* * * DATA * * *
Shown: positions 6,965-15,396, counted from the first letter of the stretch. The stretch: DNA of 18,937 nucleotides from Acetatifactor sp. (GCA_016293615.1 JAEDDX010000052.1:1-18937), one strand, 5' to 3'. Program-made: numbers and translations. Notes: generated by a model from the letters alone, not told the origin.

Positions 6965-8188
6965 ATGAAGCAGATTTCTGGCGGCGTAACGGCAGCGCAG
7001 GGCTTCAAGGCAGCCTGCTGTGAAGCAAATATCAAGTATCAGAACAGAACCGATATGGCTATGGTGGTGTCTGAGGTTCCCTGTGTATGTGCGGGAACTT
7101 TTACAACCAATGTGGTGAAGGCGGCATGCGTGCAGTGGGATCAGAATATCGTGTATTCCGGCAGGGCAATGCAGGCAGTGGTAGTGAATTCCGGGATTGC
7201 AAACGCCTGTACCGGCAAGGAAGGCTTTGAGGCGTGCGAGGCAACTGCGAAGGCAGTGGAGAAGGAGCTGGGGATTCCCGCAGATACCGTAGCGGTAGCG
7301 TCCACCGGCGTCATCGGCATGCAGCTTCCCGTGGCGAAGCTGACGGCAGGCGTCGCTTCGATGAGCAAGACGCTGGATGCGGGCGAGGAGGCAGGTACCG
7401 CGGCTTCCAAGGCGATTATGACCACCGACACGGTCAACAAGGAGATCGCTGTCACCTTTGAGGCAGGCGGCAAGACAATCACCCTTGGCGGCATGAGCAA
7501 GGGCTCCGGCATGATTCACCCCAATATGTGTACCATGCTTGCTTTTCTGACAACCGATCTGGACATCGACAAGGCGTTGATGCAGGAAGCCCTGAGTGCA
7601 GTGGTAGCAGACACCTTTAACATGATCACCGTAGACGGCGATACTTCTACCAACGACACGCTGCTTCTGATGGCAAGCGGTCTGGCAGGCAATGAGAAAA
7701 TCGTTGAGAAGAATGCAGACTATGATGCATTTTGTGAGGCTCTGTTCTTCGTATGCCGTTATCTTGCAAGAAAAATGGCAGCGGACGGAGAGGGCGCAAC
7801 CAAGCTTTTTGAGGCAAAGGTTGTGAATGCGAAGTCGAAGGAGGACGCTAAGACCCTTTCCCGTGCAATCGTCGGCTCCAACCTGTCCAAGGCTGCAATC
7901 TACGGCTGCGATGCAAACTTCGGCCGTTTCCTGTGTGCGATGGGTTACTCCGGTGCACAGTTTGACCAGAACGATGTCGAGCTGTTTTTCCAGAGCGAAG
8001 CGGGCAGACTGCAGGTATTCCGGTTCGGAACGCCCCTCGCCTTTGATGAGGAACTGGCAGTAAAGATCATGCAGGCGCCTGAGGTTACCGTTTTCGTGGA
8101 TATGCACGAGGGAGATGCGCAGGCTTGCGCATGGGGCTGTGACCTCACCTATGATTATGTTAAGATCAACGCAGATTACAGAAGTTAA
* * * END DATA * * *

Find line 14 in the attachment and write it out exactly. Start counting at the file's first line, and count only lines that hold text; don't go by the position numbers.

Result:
8001 CGGGCAGACTGCAGGTATTCCGGTTCGGAACGCCCCTCGCCTTTGATGAGGAACTGGCAGTAAAGATCATGCAGGCGCCTGAGGTTACCGTTTTCGTGGA